Collectively we – Kurt Halfyard, Matt Brown, Bob Turnbull, Mike Rot, Ariel Fisher and Sean Kelly – saw a sizable chunk of the 300+ films shown at the festival. Hopefully this post can act as a ‘rough guide’ for films that will be finding distribution on some platform, whether on the big screen, or small internet enabled screen, in the next 18 months.


Personal BEST: MOONLIGHT [Mike Rot], [Ariel] & [Matt B.], MANCHESTER BY THE SEA [Bob], NOCTURNAL ANIMALS [Kurt], and LA LA LAND [Sean].

Personal WORST: Several folks were not willing to truly hate anything they saw this year (and that’s cool) but the low-lights were: THE DUELIST [Kurt], ONCE AGAIN [Bob], and DOG EAT DOG [Sean].
The ‘MASSIVE’ version is below. All our thoughts and impressions from offerings of the 2016 Toronto International Film Festival.

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10 to see at Hot Docs 2016


It’s that time of year where Documania runs wild in Toronto for the city’s second highest profile festival, one I myself have come to prefer every year. The selections for Hot Docs 2016 are stacked and wonderfully curated. If you pick a bad one, it’s probably on you. While the selections below are reviewed based on screeners, I highly encourage who can to get out and see these in the cinema. It’s so rare to see a documentary with a packed crowd, and the Q&A’s that happen during Hot Docs are so much more special than the ones you see at TIFF by nature of centering around real stories and real characters rather than the cloud of celebrity. You never know what to expect.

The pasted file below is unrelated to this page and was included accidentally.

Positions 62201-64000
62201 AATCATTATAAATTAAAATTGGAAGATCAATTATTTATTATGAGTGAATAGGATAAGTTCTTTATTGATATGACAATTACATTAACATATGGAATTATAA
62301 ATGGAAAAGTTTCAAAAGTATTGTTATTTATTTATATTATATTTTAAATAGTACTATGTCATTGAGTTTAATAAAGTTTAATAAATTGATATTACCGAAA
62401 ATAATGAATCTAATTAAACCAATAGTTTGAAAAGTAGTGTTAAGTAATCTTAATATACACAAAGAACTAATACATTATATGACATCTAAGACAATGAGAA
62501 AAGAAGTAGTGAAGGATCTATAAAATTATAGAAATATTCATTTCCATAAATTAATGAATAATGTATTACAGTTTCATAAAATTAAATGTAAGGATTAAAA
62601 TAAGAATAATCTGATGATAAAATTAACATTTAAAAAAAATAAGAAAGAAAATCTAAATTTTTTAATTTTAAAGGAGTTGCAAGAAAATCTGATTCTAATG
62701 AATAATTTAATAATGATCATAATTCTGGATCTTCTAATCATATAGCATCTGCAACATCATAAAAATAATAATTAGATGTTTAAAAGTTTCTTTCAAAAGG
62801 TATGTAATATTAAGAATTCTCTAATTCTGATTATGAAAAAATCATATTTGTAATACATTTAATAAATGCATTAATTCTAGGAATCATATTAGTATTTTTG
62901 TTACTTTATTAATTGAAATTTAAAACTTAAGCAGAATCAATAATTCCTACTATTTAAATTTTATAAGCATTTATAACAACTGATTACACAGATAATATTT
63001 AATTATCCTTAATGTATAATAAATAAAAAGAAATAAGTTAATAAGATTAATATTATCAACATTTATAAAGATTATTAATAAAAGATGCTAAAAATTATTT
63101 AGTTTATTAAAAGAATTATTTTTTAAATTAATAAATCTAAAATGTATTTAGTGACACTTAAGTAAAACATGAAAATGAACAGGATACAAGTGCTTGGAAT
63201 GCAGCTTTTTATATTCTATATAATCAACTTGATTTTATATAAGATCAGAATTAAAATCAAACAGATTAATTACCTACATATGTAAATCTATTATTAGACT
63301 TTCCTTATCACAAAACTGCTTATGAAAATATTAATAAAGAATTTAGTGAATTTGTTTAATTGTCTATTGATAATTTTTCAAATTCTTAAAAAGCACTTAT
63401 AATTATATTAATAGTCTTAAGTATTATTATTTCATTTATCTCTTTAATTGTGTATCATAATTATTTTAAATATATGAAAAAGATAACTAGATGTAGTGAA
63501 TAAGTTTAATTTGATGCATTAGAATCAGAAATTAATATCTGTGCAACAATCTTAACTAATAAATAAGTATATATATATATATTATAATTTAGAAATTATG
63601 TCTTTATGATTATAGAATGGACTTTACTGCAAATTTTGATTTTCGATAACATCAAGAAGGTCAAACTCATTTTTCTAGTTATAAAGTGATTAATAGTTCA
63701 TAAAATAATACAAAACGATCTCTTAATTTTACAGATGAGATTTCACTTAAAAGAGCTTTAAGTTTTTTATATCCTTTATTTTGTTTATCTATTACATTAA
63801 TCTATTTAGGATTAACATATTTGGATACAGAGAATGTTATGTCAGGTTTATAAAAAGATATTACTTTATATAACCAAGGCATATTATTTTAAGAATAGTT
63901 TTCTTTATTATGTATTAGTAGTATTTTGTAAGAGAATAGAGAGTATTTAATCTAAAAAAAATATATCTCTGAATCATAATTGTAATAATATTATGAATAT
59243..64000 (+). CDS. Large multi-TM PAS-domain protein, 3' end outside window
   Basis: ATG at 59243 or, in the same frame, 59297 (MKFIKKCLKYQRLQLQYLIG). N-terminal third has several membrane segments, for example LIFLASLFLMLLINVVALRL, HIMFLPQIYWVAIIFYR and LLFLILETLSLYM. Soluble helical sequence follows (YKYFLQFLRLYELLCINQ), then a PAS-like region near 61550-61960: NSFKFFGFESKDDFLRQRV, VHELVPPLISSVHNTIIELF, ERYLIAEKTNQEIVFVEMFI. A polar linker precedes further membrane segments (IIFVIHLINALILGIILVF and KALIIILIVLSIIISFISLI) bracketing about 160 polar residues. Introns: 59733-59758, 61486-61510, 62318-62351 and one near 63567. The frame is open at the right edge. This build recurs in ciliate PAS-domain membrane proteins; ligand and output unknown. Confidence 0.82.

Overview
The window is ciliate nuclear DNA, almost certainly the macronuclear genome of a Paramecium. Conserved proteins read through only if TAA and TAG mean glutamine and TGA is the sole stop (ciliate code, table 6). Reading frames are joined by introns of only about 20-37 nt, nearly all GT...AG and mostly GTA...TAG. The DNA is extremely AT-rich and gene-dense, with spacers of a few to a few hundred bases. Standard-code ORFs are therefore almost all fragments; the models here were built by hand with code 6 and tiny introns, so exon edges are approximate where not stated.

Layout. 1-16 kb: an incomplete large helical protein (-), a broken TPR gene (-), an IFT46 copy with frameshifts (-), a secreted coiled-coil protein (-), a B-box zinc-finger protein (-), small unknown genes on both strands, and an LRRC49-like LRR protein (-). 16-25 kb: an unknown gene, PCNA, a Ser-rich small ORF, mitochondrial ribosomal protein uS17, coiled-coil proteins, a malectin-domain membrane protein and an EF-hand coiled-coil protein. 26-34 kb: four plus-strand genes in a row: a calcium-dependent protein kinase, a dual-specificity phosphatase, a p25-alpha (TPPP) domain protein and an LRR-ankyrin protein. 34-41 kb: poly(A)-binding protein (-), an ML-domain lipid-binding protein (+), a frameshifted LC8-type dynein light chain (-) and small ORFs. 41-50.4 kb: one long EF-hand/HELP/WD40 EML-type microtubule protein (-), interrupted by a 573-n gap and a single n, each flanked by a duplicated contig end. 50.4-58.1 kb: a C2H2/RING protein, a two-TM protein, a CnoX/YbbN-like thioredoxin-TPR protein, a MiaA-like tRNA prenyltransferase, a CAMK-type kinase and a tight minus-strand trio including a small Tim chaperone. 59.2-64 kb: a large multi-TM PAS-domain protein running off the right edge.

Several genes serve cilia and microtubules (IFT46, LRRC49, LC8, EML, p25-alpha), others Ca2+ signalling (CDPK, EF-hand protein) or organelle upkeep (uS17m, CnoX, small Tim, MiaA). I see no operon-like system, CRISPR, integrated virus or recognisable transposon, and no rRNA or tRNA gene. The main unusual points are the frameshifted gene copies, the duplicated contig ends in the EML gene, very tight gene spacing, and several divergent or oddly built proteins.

(dir: John Dower, 100 minutes)

After a decade of videos from Wise Beard Men, numerous expose books, countless articles, and most recently, the dense info dump of Alex Gibney’s Going Clear, you’d think we’d had enough Scientology documentaries. And maybe so. But along comes John Dowler and well known UK presenter Louis Theroux to pull an Act of Killing by hiring actors, who with the help of former Scientologist Marty Rathburn, recreate bizarre and violent events from David Miscavige and others that he had witnessed during his decades as a high ranking church official. MY SCIENTOLOGY MOVIE is far less concerned with the usual informative points of interest regarding Xenu and obsession with celebrities than it is fascinated with the justifications in behavior made by past and present members of their secretive organization. What results is a lot of cameras directed at other cameras, paranoia, intimidation, and cheeky provocation. This documentary is in no way a great starting point for anyone wishing to learn more about L. Ron Hubbard and Scientology, but for those of us who thought we’d seen and heard everything, this fresh angle is for you.

(dir: Joe Berlinger, 115 minutes)